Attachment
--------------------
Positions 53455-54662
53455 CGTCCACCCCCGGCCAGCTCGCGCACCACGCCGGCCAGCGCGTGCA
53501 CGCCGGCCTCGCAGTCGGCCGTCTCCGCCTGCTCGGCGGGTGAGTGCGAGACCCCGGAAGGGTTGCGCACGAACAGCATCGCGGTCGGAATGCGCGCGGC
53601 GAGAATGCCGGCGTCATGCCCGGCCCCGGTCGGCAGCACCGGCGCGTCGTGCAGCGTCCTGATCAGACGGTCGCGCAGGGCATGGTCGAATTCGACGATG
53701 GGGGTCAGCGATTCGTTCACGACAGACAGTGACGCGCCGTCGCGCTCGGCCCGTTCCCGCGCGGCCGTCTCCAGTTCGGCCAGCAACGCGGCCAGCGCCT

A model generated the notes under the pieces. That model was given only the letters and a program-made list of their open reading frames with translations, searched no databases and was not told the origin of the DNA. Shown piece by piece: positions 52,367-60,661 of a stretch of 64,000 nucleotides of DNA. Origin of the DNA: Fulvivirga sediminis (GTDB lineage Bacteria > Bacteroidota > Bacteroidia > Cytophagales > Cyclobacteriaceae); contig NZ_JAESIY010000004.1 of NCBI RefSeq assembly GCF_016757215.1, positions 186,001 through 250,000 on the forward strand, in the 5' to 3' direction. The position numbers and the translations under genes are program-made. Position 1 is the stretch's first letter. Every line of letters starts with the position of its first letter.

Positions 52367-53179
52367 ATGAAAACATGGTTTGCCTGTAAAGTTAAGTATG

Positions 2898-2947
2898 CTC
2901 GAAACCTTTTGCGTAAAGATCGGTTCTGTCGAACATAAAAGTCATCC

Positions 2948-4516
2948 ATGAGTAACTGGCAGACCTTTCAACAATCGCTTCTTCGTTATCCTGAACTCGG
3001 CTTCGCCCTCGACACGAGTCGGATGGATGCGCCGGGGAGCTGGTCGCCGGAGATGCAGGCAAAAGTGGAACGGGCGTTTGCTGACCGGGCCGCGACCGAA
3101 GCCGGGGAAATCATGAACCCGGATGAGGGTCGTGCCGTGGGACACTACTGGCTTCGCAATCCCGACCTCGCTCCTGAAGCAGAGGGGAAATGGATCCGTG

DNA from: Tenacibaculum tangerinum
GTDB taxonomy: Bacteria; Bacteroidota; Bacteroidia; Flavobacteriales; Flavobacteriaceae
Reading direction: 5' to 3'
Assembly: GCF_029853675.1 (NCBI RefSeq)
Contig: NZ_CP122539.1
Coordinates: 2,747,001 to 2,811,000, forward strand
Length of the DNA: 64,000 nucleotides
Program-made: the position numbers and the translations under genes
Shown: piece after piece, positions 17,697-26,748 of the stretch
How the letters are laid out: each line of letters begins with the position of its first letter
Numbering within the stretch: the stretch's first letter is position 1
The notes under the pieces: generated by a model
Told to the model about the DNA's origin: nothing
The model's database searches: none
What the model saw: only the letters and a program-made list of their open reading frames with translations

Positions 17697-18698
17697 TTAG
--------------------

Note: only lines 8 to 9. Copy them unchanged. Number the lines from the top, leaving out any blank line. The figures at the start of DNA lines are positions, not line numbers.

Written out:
52367 ATGAAAACATGGTTTGCCTGTAAAGTTAAGTATG

Positions 2898-2947